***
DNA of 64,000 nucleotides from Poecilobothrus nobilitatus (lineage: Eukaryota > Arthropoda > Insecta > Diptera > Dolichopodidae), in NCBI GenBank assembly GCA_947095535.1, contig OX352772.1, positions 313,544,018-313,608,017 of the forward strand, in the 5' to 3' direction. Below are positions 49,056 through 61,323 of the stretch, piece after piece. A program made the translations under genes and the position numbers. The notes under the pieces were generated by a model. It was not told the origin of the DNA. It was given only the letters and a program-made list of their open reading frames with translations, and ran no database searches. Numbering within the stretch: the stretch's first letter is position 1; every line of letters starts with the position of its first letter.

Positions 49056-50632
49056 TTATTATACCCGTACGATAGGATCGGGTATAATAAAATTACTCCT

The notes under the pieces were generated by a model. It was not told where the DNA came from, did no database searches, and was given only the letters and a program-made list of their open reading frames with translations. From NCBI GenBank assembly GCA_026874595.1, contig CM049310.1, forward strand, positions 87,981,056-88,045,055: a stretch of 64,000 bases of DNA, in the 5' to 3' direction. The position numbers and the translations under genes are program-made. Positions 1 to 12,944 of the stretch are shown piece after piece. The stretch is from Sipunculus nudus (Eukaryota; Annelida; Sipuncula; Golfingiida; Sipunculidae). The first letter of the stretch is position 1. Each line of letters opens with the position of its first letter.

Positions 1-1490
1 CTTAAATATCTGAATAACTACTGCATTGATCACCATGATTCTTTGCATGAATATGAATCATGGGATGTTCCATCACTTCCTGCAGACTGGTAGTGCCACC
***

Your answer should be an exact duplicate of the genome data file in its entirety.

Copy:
DNA of 64,000 nucleotides from Poecilobothrus nobilitatus (lineage: Eukaryota > Arthropoda > Insecta > Diptera > Dolichopodidae), in NCBI GenBank assembly GCA_947095535.1, contig OX352772.1, positions 313,544,018-313,608,017 of the forward strand, in the 5' to 3' direction. Below are positions 49,056 through 61,323 of the stretch, piece after piece. A program made the translations under genes and the position numbers. The notes under the pieces were generated by a model. It was not told the origin of the DNA. It was given only the letters and a program-made list of their open reading frames with translations, and ran no database searches. Numbering within the stretch: the stretch's first letter is position 1; every line of letters starts with the position of its first letter.

Positions 49056-50632
49056 TTATTATACCCGTACGATAGGATCGGGTATAATAAAATTACTCCT

The notes under the pieces were generated by a model. It was not told where the DNA came from, did no database searches, and was given only the letters and a program-made list of their open reading frames with translations. From NCBI GenBank assembly GCA_026874595.1, contig CM049310.1, forward strand, positions 87,981,056-88,045,055: a stretch of 64,000 bases of DNA, in the 5' to 3' direction. The position numbers and the translations under genes are program-made. Positions 1 to 12,944 of the stretch are shown piece after piece. The stretch is from Sipunculus nudus (Eukaryota; Annelida; Sipuncula; Golfingiida; Sipunculidae). The first letter of the stretch is position 1. Each line of letters opens with the position of its first letter.

Positions 1-1490
1 CTTAAATATCTGAATAACTACTGCATTGATCACCATGATTCTTTGCATGAATATGAATCATGGGATGTTCCATCACTTCCTGCAGACTGGTAGTGCCACC